Are you #cookingduringcovid, Plural pals? In these strange and surreal times, many of us find comfort and some measure of calm in the ritual of preparing food and sharing a meal with our loved ones (within the same household only, of course! ). If you’re craving something aromatic, delicious and easy to make, here’s a simple recipe for coconut chutney, from visual and performance artist Chand Chandramohan, that you can still get the ingredients for since, at time of writing, markets are classified as an essential business and remain open. Just don’t forget your mask!
Ingredients for grinding
- ½ cup tightly packed fresh grated coconut or ½ cup desiccated coconut
- 2 tablespoons roasted chana dal – optional
- 1 or 2 green chilies (chopped)
- ½ inch ginger – optional, you can also add 1 to 2 small garlic cloves (chopped)
- salt to taste
Ingredients for tempering
- ½ teaspoon mustard seeds
- ½ teaspoon urad dal (split & husked black gram)
- ½ teaspoon cumin seeds – optional
- 1 sprig of curry leaves or 9 to 10 curry leaves
- 1 pinch of asafoetida (hing)
- 1 dry red chili – broken and seeds removed
- ½ tablespoon oil – sesame, peanut, coconut or sunflower oil
If you’re not familiar with some of the ingredients, like chana dal, urad dal and asafoetida (or hing), fret not, you can find them easily at any spice shop in Little India. Just ask!
You’ll need a chutney grinder jar or any small grinder jar to grind the grated coconut, green chili, ginger, roasted chana dal together. Add salt to taste, along with 3 – 4 tablespoons of water (more, if necessary) and grind these together to a smooth consistency. Transfer the ground ingredients into a heatproof bowl and set aside.
Heat the oil in a small pan and add the mustard seeds. When the mustard seeds begin to sputter in the oil, add the cumin seeds and urad dal. Fry these together till the urad dal becomes golden and aromatic, then add the curry leaves, red chili and asafoetida. Fry till the curry leaves become crisp and the red chillies change color.
Turn off the flame and immediately pour the tempering onto the chutney. Mix well. And there you have it, folks, homemade coconut chutney!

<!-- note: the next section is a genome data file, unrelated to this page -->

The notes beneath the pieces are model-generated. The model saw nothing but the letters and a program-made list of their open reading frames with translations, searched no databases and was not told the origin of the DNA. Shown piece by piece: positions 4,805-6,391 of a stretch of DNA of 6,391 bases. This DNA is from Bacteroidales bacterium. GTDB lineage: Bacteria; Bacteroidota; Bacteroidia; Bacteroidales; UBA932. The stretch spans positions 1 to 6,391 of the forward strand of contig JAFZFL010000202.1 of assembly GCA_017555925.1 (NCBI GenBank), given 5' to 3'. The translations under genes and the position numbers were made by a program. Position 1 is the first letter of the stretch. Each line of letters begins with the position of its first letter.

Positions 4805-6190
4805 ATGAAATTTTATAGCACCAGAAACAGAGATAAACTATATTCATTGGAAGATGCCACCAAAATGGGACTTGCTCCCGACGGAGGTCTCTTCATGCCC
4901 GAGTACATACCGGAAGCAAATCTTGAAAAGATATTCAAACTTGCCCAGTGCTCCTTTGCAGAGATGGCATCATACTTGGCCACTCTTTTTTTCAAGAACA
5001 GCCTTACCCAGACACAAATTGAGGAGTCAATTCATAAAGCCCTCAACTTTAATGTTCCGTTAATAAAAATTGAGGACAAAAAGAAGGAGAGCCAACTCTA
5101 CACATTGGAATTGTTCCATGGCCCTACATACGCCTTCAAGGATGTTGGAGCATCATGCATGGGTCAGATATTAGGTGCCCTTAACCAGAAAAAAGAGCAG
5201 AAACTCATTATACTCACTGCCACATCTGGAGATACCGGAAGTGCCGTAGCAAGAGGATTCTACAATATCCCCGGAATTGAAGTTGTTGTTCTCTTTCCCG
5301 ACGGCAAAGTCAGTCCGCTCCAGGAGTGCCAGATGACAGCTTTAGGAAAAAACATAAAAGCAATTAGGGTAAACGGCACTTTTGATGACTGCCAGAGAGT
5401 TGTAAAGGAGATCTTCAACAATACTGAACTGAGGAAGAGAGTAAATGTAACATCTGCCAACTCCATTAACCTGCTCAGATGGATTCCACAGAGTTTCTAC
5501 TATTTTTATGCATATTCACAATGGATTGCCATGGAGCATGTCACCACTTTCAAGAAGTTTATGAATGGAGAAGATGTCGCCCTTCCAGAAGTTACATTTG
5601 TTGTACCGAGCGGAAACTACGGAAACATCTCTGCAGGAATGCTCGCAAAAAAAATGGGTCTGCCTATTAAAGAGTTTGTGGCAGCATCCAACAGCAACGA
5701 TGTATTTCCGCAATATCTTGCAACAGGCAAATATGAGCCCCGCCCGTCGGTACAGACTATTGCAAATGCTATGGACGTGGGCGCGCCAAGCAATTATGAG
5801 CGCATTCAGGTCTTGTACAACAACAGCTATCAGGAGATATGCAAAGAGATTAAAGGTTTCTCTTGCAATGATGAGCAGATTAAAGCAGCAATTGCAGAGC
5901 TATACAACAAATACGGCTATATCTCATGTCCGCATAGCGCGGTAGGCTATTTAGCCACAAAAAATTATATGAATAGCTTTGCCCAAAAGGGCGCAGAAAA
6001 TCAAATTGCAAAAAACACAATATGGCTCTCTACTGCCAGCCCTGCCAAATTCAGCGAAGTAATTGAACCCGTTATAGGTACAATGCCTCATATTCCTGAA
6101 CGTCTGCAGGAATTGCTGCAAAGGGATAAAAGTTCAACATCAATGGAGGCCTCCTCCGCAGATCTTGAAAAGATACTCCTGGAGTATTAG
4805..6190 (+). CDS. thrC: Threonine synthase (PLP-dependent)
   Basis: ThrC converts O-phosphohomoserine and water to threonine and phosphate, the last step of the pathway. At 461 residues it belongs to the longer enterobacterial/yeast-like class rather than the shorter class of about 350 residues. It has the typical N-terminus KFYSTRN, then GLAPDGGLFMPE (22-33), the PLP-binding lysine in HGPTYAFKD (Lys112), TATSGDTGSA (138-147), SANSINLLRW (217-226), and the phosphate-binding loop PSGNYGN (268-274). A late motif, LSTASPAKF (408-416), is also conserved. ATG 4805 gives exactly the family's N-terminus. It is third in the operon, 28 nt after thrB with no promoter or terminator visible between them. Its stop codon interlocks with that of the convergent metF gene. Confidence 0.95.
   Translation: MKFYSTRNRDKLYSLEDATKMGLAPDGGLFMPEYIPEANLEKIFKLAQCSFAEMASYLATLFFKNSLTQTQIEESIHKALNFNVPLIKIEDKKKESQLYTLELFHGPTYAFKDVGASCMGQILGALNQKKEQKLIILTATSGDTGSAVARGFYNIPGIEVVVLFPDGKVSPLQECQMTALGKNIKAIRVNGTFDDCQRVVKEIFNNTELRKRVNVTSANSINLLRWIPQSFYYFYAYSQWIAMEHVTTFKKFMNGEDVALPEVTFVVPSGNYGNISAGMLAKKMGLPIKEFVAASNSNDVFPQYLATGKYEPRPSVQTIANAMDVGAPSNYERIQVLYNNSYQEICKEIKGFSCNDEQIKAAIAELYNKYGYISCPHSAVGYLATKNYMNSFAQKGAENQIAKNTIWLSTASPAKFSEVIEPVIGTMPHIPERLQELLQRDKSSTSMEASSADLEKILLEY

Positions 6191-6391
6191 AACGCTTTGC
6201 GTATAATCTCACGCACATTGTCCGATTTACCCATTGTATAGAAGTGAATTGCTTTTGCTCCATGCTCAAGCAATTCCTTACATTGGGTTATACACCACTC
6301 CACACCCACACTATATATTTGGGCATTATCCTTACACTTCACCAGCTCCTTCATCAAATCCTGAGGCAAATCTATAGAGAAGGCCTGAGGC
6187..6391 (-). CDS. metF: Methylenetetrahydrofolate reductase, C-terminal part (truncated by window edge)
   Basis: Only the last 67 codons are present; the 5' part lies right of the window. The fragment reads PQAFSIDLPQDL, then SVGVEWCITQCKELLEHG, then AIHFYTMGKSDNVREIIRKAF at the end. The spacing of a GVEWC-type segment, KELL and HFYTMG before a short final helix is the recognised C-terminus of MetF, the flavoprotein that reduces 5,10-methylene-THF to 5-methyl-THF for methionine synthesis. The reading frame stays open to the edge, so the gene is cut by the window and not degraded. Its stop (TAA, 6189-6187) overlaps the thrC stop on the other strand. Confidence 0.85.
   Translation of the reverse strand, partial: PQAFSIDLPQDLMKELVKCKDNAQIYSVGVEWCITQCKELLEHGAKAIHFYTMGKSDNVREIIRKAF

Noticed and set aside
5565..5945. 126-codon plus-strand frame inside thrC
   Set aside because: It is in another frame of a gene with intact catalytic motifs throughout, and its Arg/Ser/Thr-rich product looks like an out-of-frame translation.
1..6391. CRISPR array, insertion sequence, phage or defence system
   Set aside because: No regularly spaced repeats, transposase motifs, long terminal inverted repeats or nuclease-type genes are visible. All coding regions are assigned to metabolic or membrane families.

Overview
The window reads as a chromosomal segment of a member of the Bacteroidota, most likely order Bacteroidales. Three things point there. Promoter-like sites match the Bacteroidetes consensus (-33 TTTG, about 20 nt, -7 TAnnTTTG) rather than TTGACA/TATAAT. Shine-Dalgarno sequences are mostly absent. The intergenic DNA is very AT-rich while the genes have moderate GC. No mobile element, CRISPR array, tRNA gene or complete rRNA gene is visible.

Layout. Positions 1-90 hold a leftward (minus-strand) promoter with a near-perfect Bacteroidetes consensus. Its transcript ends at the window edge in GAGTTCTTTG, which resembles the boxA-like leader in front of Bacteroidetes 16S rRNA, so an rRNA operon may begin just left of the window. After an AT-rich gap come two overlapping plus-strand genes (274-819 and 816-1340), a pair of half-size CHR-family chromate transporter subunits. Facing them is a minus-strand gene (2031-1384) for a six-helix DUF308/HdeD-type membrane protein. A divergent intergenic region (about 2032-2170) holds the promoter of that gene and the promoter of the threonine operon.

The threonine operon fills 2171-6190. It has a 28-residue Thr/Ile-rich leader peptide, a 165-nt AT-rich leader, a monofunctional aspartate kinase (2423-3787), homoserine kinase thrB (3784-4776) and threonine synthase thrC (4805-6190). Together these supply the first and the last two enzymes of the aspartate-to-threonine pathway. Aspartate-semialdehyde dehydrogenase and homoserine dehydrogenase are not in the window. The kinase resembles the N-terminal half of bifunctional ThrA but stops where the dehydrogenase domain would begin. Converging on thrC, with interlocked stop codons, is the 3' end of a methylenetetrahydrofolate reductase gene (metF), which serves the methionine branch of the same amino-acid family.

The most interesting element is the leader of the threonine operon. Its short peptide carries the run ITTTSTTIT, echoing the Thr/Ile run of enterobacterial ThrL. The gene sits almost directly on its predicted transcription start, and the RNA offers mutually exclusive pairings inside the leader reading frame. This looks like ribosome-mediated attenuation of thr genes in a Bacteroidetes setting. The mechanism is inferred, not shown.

The chutney is usually eaten as a side dish, served with idli, dosa, vada, or Pongal. These are readily available from Indian restaurants and hawker stalls, like my favourite one in Tekka market (see pic below), where I got my stash of idli. If you’re feeling ambitious, you can try to make your own idli with this recipe.
The Plural team got to taste Chand’s coconut chutney paired with her delicious homemade idli when we visited her at her performance-cum-installation, An Actual Mama Shop, which was set up in the subterranean space that is the Substation’s SAD Bar. The work was a tribute to the traditional mama shop and its role in building and supporting immigrant communities, as well as a lament for their waning numbers, as they disappear in the face of gentrification and urban development. As part of the installation, and referencing the fact that mama shops traditionally stock common ingredients used in Indian cooking, Chand uploaded this recipe for coconut chutney, along with 11 other recipes for traditional Indian dishes into a Google folder. I’m a huge fan of Indian food, so I’m planning to try more of them. As we’re all #stayinghome for the next few weeks here in Singapore, why not do the same? We’d love to see what you’ve made, so feel free to share your photos in the comments!